Schoolin’ Life: Shawnee´ and Shawnelle Gibbs

In today’s installment of Schoolin’ Life, we get to meet writers, animators, producers, and sisters Shawnee´ and Shawnelle Gibbs. They release many of their projects through their production company, Reel Republic.

Gibbs-New-Orleans

 

Shawnee´Gibbs and Shawnelle Gibbs (The Gibbs Sisters) are writers and television producers based out of Los Angeles, California, who also work collaboratively on independent comics and animation.

When you were in your 20s…

What expectations did you have for yourself over the coming decade?

Shawnee´: I definitely had awesome expectations for my twenties before I entered them. In my pre-twenties vision, I’d be married with a home and two kids by the time I was twenty-seven. I’d be a journalist for Essence Magazine and would be off traveling the world and experiencing fabulous things. Of course, none of that has happened, so my 18-year old self would probably be quite disappointed in not getting all that checked off by twenty-seven.

I’d just get my teenage self a real estate guide with how much it costs to buy a home in Los Angeles these days and she’d probably cool her jets a bit. Though my life hasn’t been exactly what my early expectations were, I’m pretty happy with where I am at this point in my journey.

Shawnelle: Oh, Shawnee and I would always joke that we would “take the world by storm by 25,” so expectations were pretty high out of the gate, haha. Those expectations involved breaking into Hollywood, walking onto a film set, and becoming a baby Spike Lee weeks after leaving home in Oakland, California, for Los Angeles. Needless to say, those expectations have had to be reassessed over the years. I feel more mature and grounded for it.

In what ways did society shape your expectations of yourself?

Shawnee´: I think as a kid in the 1990s, with phrases like “nineties kind of girl” being thrown around (thanks, Living Single!), there was almost a sort of expectation from society that we should try and achieve as much as we could. With so much groundwork having been laid by the Civil Rights movement of the 1960s, the feminist struggle of the 1970s, and the push for women to succeed in the workplace in the 80s and 90s, by the 2000s I think we wanted to have our cake and eat it, too, but it’s definitely a big balancing act that this generation is still trying to figure out how to manage.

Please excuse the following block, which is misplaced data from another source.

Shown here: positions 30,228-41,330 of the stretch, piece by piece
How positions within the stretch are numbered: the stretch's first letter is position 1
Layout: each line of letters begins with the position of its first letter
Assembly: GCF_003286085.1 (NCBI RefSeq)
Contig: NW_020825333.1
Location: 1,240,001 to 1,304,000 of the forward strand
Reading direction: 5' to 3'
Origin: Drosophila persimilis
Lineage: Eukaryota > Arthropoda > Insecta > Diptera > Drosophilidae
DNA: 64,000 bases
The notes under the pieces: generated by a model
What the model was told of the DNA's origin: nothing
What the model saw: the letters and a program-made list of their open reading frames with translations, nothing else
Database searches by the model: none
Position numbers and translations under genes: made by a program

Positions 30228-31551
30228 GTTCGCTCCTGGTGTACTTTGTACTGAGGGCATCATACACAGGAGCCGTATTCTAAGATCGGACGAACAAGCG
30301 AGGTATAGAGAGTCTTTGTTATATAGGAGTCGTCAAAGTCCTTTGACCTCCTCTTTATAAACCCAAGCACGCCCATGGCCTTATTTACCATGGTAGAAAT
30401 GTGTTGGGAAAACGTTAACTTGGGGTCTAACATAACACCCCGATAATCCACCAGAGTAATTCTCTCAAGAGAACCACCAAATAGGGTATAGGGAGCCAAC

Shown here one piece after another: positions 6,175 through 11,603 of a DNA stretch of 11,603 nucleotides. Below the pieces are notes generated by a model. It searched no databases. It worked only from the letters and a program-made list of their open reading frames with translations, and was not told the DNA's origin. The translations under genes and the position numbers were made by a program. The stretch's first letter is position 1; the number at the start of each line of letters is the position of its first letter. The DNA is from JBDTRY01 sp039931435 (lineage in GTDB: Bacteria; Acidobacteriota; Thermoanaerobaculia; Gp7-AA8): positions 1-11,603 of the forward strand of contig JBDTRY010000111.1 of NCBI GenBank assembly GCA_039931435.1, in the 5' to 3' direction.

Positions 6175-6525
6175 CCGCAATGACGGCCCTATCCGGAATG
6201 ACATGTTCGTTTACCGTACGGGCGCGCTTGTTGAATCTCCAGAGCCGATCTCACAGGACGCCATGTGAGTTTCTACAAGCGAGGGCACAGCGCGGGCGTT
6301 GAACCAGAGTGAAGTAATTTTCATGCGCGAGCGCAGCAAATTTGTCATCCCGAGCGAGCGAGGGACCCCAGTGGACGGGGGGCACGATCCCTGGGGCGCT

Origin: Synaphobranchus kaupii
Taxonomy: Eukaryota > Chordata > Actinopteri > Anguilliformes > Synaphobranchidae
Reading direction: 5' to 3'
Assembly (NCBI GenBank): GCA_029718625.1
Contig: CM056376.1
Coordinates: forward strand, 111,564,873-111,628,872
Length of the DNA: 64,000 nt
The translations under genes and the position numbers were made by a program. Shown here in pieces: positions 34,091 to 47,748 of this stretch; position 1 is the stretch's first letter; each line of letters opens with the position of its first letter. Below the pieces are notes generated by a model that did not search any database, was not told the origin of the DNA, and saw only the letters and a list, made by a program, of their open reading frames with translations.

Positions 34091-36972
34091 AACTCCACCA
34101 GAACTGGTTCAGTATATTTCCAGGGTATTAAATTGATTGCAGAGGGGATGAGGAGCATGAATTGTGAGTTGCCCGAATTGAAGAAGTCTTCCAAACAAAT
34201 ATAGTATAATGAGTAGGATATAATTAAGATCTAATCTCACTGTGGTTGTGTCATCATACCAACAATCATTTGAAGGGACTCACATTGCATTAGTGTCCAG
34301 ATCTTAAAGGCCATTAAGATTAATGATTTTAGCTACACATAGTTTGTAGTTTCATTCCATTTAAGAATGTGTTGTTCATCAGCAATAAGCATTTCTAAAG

Shawnelle: Oh, the ‘90’s taught a lot of young women of our generation and background to be confident, fearless, independent, etc. There was a lot of focus on being “strong,” I believe to the detriment of a lot of young women during that time. Especially towards the end of my 20’s, I’m glad that I got to experience the strength in actually acknowledging my weakness. It gets exhausting trying to knock down walls all the time.

What was your first job like?

Shawnee´: I’ve been working since I was about 12 years old, (which is probably why I feel like I’m almost ready to retire). Shawnelle and I both used to work for a program called Project Y.E.S. (Youth Engaged in Service) in Oakland, California, where we did lots of community outreach and city beautification work. I then went on to employment with the Mayor’s Summer Job program, a great program that placed Oakland teens in jobs around the city during the summer months. I’d done everything from clerical work to removing graffiti around the city of Berkeley, to selling newspapers door to door, to folding and selling denim at Old Navy. Shawnelle and I were our mom’s only two children, and she was a single mother, so learning how to get out and make a living early was an important part of our development. It’s one of the reasons I have a hard time sitting down today.

 

Shawnelle: We both had been working since we were 12 years old, primarily with city-initiated youth jobs, which involved lots of physical labor like community beautification and graffiti abatement. Haha. Which later evolved into summer job gigs with places like the housing Authority and Children’s Hospital.  But my very first official grown up job where I got to dress up (I couldn’t wait!) in A-line skirts and pumps was Bank of America as a teller during college. It was terrifying because I was (for all intents and purposes) a poor girl counting hundreds and thousands of dollars that, at the wage I was earning, would never be mine. So frustrating! I did surprisingly well at it, though. But I knew, without a doubt, that my calling was in the arts.

What was your first apartment like?

Shawnelle: A one bedroom in Berkeley that I moved into during college with my first official boyfriend (now an old ex). The place confirmed all my inklings that I had a superior knack for decorating as everybody marveled about the living room and bathroom space I took charge of putting together. Haha. I spent a lot of time in the apartment alone because the BF worked nights at a hospital. I invested in an easel that took up the space that should’ve been a dining area in the kitchen and experimented with acrylics. The paintings live on in my mother’s home and maybe one or two other places. I learned a lot about solitude there.